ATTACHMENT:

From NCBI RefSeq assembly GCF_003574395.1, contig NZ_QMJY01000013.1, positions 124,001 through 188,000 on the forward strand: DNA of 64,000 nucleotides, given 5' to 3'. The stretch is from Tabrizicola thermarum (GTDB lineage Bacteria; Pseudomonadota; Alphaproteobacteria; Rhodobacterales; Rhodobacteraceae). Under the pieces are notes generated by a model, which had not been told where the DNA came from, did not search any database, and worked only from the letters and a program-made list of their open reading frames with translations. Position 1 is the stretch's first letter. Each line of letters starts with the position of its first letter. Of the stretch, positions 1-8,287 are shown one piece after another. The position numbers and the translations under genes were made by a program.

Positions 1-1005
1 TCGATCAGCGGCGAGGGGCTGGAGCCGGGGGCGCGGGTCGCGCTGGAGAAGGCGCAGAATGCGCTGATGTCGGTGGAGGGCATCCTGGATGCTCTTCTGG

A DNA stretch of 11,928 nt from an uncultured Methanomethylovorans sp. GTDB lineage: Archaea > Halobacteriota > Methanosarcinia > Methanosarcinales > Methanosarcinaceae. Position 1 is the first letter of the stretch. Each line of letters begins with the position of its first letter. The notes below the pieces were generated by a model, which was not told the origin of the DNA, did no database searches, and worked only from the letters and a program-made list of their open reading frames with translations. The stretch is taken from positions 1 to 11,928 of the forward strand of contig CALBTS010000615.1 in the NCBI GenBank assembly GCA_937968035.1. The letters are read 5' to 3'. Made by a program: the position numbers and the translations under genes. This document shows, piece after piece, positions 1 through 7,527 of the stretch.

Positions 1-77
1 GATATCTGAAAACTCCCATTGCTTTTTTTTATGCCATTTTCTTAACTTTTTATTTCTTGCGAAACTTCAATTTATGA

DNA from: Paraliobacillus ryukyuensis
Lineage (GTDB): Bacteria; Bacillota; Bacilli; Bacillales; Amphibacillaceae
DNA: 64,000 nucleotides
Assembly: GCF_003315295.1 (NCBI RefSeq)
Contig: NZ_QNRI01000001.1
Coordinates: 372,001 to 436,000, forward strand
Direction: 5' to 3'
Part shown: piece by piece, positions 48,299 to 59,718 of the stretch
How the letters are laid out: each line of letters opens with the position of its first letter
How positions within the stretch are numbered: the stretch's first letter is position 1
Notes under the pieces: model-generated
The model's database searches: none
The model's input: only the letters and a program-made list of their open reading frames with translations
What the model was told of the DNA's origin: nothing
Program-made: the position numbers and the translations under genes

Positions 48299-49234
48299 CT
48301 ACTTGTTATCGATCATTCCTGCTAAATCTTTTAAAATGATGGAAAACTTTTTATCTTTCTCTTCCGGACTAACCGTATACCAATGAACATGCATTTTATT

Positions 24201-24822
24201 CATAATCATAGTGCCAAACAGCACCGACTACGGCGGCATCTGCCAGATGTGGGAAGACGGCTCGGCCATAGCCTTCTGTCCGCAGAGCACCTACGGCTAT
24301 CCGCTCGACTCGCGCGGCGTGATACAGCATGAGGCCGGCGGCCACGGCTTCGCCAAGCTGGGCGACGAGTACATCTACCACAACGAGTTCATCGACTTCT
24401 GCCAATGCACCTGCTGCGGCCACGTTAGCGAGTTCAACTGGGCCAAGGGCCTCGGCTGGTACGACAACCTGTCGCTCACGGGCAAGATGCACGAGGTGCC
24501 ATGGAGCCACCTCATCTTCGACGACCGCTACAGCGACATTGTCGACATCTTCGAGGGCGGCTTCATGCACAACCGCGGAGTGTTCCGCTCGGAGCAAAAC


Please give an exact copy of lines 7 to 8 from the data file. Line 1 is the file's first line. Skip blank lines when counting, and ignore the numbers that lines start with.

DNA from: Paraliobacillus ryukyuensis
Lineage (GTDB): Bacteria; Bacillota; Bacilli; Bacillales; Amphibacillaceae